1992 had been very quiet in the world of the Pet Shop Boys.   1993 started very quietly.  It took until the month of June before they popped their heads up above the parapet again.  The wait was worth it.


1 June 1993.  The first new material since the release of the Discography collection back in November 1991.   It was the longest they had been out of the spotlight since West End Girls had propelled them to superstardom. 

Can You Forgive Her? proved to be a tremendous return to form.  There is absolutely no messing around with this one.  The first note is bombastic, and it never really relents.   It’s the sort of tune that lends itself to a full orchestra, but somehow Chris Lowe manages, thanks to his keyboard wizardry and arrangement skills, to do it all by himself.  At just short of the forty-second mark, Neil Tennant joins in as the narrator of what turns out to be a desperately sad tale.

A man can’t sleep because he’s angry/upset that his girlfriend/wife has made a fool of him in public.  His mind then turns to the other humiliations he’s experienced at her hands, including the taunts about his sexual inadequacy.  Finally, the reasons behind it all are revealed, in that the man is, and has been since his school days, gay but is unwilling to face up to the fact.  His wife/girlfriend clearly knows the truth and piles on the misery by saying she will cheat on him and his mind turns to revenge…..except that he’s clearly too weak/cowardly to actually do anything.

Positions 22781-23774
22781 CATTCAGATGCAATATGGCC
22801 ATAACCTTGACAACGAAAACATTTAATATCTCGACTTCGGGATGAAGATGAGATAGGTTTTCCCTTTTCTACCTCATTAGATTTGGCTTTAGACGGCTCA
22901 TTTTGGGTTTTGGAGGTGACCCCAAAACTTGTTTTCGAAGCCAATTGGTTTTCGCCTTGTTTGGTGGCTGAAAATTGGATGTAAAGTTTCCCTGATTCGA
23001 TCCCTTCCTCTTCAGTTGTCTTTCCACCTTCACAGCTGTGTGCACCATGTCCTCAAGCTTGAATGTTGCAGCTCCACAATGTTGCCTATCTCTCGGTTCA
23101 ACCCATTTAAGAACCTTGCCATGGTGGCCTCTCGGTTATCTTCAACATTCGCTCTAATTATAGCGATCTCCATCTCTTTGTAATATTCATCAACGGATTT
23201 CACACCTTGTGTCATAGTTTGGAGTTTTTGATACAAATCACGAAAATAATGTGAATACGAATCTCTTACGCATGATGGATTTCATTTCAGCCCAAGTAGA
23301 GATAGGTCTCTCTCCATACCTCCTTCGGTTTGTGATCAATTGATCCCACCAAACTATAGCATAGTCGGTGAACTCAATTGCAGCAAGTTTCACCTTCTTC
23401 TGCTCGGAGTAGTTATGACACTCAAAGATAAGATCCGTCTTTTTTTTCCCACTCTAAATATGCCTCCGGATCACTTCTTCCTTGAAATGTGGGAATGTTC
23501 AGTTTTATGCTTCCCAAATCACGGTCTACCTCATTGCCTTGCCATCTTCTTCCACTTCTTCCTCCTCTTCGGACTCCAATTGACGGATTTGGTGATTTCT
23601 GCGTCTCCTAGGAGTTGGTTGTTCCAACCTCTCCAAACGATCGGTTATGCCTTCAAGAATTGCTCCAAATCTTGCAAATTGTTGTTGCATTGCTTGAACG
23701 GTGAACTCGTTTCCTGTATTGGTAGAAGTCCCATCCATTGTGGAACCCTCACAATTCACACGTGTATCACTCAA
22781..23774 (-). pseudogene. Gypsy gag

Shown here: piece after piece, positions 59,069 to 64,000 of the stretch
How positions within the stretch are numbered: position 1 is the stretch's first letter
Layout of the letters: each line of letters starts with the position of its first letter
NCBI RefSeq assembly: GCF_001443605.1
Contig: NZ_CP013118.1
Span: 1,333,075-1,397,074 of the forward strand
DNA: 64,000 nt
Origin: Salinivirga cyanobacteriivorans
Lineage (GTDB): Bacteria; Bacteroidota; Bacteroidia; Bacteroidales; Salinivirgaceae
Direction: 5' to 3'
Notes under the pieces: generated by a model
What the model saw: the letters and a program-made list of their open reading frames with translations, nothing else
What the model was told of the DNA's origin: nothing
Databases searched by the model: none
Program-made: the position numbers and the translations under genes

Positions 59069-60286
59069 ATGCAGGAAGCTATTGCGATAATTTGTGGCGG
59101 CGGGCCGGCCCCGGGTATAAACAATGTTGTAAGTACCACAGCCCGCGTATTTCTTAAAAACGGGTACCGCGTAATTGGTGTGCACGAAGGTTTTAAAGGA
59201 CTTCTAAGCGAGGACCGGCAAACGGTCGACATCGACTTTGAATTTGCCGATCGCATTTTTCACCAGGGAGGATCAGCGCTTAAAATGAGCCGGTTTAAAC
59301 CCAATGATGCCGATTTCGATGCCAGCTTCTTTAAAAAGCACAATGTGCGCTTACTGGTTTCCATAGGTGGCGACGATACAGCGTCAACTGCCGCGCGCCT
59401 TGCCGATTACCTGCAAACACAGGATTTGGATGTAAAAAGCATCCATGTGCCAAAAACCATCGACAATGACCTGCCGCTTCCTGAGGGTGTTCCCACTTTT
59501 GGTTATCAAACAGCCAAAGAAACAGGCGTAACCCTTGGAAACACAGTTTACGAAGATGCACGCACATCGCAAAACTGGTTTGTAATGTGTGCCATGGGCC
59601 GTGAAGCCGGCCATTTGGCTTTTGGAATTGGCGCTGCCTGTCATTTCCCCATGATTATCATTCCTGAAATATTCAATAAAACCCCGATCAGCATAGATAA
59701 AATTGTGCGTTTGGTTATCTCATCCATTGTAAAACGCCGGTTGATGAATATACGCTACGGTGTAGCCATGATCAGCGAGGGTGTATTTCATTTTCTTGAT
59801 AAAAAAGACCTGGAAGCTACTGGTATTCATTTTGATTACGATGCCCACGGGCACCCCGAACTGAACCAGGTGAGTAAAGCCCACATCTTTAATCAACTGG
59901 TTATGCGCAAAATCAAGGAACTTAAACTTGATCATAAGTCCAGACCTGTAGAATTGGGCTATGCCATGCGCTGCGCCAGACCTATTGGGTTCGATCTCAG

It might be a really sad and tragic set of circumstances, but it’s set to an absolute barnstormer of a tune.  One that went to #7 in the charts.


mp3: Pet Shop Boys – Can You Forgive Her?
mp3: Pet Shop Boys – Hey, Headmaster

It’s a hugely enjoyable b-side.  It’s another sad tale, but this time it has the sad sounding tune to match.  I’ve often wondered if it was a close cousin to the A-side in that the headmaster in question was repressing his sexuality in order to maintain his position.  But then again, it might well be the tale of someone who is just fed up with his lot and is past the stage of caring about the school and the pupils who attend it.  All in all, this really is one of those occasions when a listener shouldn’t try to read too much into a song and simply enjoy the music and vocal delivery for what they are.


The next single was released on 6 September 1993.